In a Feb. 2 review of Pang’s book, the New York Times reviewer wrote: “The Xinjiang government has offered incentives to textile companies willing to open factories near the camps. One recent report estimated that 80,000 ethnic Uighurs have been forcibly sent to factories in other parts of China.”

And here is a Human Rights Watch report on Xinjiang.

So. Let us agree that what is happening in Xinjiang and Tibet is an unconscionable campaign of human and cultural extermination, carried out by the Chinese Communist Party, under the direction of its warlord, Xi Xinping.

Now let’s see what Google has to say about all this. Should you search for Falun Gong on Google, here is your third entry:

“People also ask:

“What is bad about Falun Gong?

“Facts have shown that Falun Gong is nothing but an evil cult that has all the inherent characteristics of a cult: worship of its leader, systematic mind control, spreading heretic ideas, amassing wealth, secret organization and endangering the society.”

This entry is attributed, through roundabout ways, to the Chinese Communist Party (CCP).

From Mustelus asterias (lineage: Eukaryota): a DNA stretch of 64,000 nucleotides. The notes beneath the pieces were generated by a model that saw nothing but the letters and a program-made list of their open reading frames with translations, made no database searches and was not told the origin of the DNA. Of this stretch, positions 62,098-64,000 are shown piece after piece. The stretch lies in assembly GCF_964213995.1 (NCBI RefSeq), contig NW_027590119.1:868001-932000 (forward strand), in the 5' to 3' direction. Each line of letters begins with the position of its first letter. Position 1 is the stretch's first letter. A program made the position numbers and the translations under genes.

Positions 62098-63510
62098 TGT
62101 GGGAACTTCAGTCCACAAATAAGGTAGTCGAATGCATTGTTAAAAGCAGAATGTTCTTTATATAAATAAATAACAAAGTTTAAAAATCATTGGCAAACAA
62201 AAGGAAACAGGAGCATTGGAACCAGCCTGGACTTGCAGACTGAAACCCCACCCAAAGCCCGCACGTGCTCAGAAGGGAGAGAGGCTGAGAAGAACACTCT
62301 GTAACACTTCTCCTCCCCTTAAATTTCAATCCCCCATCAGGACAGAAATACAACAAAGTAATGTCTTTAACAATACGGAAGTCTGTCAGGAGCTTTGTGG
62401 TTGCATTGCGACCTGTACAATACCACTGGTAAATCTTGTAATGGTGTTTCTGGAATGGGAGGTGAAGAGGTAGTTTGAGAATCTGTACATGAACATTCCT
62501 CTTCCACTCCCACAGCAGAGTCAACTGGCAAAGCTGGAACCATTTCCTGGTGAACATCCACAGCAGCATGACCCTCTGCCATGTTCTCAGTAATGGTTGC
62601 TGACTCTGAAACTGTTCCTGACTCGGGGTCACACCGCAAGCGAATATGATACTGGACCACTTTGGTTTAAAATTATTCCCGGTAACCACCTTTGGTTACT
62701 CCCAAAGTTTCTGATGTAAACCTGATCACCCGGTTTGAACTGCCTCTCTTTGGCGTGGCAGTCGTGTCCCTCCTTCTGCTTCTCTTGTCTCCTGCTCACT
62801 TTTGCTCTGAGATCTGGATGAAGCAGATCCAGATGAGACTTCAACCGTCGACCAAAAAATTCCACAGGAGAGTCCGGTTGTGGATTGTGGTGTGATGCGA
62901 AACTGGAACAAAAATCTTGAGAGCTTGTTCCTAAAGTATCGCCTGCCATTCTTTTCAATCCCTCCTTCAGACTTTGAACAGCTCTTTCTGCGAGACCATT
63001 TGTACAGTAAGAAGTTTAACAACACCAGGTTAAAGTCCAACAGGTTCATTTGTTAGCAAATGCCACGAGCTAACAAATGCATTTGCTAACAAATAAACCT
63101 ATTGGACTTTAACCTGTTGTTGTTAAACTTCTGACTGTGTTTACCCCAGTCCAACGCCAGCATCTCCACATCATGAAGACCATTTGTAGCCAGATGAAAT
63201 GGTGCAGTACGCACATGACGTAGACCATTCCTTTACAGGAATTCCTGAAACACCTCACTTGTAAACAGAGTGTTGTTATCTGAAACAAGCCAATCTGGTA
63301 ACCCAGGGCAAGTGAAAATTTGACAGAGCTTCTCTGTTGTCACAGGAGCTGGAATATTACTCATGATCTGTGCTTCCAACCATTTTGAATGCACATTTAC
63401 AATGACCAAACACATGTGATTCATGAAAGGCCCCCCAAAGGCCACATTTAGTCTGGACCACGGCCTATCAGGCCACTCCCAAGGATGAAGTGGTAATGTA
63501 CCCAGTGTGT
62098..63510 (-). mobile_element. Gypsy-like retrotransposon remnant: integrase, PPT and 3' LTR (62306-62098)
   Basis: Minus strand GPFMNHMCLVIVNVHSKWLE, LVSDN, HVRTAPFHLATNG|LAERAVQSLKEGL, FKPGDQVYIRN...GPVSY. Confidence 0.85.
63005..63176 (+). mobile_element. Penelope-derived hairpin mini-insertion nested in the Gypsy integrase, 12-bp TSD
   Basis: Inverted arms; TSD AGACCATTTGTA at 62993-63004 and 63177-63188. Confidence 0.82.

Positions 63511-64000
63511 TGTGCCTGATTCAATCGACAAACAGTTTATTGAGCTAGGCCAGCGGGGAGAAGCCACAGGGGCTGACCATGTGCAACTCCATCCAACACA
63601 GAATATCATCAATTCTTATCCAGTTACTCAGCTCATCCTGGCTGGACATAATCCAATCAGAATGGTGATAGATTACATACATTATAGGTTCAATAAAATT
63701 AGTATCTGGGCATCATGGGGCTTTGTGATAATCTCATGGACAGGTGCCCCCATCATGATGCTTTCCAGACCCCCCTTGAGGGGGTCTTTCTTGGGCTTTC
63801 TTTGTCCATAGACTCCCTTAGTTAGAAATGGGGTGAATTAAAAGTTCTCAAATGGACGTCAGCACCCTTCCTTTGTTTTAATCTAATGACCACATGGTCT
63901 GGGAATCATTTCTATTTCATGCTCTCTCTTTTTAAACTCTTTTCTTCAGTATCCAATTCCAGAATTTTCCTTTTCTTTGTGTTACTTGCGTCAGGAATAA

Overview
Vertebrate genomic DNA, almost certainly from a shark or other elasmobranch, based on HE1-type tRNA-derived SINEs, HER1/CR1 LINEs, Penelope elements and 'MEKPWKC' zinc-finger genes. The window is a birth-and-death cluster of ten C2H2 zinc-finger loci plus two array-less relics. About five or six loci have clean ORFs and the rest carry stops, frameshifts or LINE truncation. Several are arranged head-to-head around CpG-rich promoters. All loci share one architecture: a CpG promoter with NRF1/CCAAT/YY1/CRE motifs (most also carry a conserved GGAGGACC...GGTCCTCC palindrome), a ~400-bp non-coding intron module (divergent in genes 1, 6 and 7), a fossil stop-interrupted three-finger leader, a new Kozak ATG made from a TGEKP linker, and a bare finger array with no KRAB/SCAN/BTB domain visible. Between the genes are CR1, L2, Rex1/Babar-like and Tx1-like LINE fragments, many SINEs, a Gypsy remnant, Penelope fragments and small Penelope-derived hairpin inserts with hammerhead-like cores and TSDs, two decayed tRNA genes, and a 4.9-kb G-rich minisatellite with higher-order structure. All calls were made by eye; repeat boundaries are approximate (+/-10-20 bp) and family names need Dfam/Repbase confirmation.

But if you swapped out CCP or the Republican Party for Falun Gong, I think that cute little Wiki clip would be accurate. Though I’m not sure whether it’s accurate about Falun Gong.

More than 3,800 incidents of hate and harassment against Asian Americans in the United States have been reported during the pandemic, according to The Guardian.

As I was writing this column, some racist White idiot killed eight people, most of them women, most of them Asian American, in and around Atlanta, where Republican resentment against Asian Americans has been stirred for Reasons With Which We All Are Acquainted.

For all that I admire Ms. Pang’s brilliant book, I am sorry to have to say, “No. I’m sorry. I do not believe that my fellow Americans will curtail their spending habits one bit to try to curtail prison labor in China.”

I think that about half of my fellow Americans prefer to be willfully ignorant. In other words, the U.S. government doesn’t have to censor the news for us, as China does. Here in the USA, at least half of us put on our own blinders, then stumble behind a bunch of blind white people.

Finally: There is no question whether Falun Gong followers are undergoing mass roundups, torture, imprisonment and “re-education” (torture) in China, under a totalitarian government.

But let us not underestimate China. See the No. 3 Google result on Falun Gong, cited above. So how did the CCP get their bullshit propaganda to come up to No. 3 on Google?

And how could you or I do it?

Does it take a lot of money, or what?

And what does Google do with that money?

And why, and how, does Google make money that way?